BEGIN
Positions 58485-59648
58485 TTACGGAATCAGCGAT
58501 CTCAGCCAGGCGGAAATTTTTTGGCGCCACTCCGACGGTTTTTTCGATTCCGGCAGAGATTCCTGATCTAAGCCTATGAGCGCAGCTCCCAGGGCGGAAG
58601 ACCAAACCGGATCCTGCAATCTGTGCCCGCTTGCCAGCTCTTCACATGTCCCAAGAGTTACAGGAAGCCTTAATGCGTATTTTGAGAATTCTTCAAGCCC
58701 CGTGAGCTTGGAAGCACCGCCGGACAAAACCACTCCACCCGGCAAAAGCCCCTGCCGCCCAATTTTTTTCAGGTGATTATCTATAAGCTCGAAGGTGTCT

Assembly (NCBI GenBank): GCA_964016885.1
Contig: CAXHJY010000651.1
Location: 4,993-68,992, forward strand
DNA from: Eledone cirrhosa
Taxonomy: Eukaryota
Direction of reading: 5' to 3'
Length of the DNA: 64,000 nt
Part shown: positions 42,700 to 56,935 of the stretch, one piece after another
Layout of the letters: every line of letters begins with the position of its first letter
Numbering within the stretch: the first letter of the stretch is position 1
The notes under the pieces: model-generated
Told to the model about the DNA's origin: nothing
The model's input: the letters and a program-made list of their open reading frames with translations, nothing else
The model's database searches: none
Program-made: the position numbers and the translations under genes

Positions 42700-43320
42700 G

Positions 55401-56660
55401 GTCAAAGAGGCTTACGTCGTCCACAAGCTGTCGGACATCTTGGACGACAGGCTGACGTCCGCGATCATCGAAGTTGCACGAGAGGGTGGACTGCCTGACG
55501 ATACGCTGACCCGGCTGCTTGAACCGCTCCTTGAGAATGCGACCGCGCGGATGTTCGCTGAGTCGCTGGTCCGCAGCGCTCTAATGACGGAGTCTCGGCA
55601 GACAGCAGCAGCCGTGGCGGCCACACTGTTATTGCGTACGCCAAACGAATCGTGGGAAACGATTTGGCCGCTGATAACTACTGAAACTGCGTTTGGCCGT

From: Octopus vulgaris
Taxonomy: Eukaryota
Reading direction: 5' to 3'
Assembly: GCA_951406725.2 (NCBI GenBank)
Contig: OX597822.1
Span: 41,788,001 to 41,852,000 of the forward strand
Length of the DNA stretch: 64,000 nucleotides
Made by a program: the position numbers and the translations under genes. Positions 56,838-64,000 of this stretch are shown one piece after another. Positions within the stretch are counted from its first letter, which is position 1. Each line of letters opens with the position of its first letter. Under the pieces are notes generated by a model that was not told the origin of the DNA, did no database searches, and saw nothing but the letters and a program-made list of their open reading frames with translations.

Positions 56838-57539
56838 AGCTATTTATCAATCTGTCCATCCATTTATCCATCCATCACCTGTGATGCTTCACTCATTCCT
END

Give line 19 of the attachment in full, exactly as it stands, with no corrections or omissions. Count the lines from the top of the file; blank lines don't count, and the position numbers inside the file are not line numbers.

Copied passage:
The model's database searches: none